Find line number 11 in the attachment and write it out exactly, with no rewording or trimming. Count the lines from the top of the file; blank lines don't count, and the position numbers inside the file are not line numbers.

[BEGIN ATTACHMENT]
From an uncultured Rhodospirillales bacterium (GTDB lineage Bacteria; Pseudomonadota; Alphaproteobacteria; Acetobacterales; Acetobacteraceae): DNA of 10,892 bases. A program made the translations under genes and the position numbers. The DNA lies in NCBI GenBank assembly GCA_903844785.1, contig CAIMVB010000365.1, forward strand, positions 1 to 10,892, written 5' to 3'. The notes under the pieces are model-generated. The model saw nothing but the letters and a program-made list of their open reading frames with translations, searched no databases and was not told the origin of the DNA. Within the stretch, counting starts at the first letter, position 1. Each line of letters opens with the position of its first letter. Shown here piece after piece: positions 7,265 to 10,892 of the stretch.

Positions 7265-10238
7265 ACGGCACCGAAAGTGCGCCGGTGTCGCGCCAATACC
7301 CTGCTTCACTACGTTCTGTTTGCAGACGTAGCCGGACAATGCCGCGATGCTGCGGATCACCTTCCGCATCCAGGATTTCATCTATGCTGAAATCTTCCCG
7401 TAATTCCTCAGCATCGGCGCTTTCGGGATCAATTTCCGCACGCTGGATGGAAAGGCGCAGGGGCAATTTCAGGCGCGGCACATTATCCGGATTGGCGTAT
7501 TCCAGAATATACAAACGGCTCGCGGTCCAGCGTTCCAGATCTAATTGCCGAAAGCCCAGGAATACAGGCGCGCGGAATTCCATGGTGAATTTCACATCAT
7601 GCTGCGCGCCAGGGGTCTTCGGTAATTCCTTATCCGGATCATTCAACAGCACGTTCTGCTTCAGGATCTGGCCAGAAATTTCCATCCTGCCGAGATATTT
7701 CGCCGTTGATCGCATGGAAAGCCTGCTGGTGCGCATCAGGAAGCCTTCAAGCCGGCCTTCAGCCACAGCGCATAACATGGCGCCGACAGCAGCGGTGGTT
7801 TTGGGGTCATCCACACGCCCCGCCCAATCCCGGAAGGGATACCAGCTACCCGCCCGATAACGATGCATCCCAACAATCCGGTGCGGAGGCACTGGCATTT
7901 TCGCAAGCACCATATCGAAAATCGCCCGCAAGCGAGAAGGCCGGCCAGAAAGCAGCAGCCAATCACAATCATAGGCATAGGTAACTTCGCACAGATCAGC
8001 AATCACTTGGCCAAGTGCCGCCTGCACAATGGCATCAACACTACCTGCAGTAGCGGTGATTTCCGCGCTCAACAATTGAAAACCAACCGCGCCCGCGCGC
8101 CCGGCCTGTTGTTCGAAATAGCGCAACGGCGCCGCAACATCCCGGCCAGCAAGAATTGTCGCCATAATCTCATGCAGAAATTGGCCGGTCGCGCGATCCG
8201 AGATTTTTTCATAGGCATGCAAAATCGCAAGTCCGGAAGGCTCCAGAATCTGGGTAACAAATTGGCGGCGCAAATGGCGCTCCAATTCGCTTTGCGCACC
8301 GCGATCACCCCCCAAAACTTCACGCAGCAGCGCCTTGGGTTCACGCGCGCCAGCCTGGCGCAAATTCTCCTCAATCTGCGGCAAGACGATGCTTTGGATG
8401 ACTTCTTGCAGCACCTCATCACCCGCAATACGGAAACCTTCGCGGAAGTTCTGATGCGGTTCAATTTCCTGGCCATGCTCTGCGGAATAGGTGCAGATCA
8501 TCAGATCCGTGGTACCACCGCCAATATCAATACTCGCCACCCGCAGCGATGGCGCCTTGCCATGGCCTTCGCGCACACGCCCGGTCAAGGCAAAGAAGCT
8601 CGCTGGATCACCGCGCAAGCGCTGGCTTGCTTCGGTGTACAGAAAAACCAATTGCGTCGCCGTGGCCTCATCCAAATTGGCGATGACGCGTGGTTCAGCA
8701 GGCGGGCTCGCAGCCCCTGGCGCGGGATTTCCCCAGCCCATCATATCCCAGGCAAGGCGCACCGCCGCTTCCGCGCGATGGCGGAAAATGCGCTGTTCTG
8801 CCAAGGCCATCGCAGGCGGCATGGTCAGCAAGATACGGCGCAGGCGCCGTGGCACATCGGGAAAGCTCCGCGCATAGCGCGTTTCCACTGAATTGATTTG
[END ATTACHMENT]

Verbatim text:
8001 AATCACTTGGCCAAGTGCCGCCTGCACAATGGCATCAACACTACCTGCAGTAGCGGTGATTTCCGCGCTCAACAATTGAAAACCAACCGCGCCCGCGCGC